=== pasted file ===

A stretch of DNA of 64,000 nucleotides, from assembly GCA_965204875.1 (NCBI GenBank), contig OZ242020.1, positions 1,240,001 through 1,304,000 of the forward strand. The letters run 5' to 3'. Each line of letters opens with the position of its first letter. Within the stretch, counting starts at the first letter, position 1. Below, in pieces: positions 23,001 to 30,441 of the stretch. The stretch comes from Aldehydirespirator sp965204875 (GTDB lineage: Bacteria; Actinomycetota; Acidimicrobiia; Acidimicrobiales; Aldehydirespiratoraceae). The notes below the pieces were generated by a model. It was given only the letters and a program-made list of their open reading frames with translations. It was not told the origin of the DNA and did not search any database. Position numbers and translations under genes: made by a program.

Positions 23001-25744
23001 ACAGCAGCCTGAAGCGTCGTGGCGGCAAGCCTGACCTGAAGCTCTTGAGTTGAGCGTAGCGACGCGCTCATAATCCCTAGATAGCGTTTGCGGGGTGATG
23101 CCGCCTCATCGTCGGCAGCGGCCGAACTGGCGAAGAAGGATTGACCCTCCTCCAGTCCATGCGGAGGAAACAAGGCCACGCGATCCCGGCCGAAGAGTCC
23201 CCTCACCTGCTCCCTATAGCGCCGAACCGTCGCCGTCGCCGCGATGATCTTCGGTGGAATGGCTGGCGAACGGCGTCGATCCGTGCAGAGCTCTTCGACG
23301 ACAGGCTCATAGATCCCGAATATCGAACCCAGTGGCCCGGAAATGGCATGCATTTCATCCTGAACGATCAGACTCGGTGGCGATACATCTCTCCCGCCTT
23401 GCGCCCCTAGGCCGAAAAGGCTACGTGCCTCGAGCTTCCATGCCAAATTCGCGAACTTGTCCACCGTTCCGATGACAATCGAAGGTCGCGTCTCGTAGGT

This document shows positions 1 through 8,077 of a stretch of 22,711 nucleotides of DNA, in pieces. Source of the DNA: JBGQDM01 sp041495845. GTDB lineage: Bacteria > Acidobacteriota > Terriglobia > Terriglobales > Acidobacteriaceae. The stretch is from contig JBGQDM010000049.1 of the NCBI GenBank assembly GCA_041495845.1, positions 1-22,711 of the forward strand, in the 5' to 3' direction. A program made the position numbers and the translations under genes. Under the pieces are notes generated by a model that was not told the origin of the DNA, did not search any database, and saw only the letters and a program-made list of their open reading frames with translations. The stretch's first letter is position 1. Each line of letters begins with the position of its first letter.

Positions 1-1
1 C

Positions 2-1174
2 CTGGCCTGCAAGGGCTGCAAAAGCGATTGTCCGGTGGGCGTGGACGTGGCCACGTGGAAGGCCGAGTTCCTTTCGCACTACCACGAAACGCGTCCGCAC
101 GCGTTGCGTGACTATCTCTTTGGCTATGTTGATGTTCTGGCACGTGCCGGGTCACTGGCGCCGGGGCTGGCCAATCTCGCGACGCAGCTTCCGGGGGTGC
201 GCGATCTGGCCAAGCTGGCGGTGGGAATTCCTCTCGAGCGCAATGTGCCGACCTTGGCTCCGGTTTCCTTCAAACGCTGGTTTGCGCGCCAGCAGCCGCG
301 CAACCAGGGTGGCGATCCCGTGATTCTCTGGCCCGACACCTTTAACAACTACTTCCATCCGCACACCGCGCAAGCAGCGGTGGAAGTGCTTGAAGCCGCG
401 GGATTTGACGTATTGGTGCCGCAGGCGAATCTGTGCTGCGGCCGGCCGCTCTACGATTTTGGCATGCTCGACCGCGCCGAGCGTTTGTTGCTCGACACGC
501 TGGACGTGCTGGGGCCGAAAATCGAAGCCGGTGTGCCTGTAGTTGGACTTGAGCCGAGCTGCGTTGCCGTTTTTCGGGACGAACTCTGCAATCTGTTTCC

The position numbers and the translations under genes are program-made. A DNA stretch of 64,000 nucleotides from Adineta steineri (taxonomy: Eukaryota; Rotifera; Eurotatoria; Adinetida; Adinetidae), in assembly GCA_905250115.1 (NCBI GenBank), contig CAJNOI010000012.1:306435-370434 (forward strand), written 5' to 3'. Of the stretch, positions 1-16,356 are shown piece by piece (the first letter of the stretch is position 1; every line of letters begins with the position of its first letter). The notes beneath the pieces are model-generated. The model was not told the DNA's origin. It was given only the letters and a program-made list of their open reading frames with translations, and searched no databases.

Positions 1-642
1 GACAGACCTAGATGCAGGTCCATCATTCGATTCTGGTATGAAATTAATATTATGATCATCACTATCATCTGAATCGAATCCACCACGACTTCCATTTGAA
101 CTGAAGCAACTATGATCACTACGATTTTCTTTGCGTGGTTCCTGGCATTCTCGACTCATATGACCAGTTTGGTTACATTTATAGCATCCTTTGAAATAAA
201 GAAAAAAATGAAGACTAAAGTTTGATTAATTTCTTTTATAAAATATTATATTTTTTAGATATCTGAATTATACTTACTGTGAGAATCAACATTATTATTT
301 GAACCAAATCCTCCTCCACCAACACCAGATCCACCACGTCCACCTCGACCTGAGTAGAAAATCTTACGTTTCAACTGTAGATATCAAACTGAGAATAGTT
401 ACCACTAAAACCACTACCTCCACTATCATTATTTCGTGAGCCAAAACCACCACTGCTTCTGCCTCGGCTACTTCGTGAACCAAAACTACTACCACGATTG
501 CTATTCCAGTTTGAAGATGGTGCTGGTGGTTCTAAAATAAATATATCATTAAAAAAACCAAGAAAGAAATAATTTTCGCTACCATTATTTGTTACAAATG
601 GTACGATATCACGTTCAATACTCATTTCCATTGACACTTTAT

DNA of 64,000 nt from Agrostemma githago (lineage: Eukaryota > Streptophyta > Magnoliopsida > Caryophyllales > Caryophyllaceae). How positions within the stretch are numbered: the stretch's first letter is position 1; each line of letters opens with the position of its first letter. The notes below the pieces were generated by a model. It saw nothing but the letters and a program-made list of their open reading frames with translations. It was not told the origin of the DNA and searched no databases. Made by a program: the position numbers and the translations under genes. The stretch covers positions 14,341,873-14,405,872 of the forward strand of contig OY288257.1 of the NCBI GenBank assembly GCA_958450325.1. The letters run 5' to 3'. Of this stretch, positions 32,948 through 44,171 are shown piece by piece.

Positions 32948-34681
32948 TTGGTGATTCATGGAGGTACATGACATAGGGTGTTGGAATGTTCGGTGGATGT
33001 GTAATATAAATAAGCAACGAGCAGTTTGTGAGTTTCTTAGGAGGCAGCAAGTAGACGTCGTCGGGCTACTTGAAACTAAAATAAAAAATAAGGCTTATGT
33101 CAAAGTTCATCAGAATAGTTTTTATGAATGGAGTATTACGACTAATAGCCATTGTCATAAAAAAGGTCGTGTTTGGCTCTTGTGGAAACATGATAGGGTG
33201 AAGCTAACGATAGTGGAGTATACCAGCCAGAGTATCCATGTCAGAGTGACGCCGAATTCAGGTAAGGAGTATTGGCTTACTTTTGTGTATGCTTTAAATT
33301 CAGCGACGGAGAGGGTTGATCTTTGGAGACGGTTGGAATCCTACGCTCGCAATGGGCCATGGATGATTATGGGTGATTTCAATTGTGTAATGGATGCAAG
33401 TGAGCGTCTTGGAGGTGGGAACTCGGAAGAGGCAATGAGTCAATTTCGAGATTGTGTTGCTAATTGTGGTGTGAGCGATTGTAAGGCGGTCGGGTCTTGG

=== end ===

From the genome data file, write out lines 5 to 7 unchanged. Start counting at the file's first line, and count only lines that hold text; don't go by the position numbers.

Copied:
23201 CCTCACCTGCTCCCTATAGCGCCGAACCGTCGCCGTCGCCGCGATGATCTTCGGTGGAATGGCTGGCGAACGGCGTCGATCCGTGCAGAGCTCTTCGACG
23301 ACAGGCTCATAGATCCCGAATATCGAACCCAGTGGCCCGGAAATGGCATGCATTTCATCCTGAACGATCAGACTCGGTGGCGATACATCTCTCCCGCCTT
23401 GCGCCCCTAGGCCGAAAAGGCTACGTGCCTCGAGCTTCCATGCCAAATTCGCGAACTTGTCCACCGTTCCGATGACAATCGAAGGTCGCGTCTCGTAGGT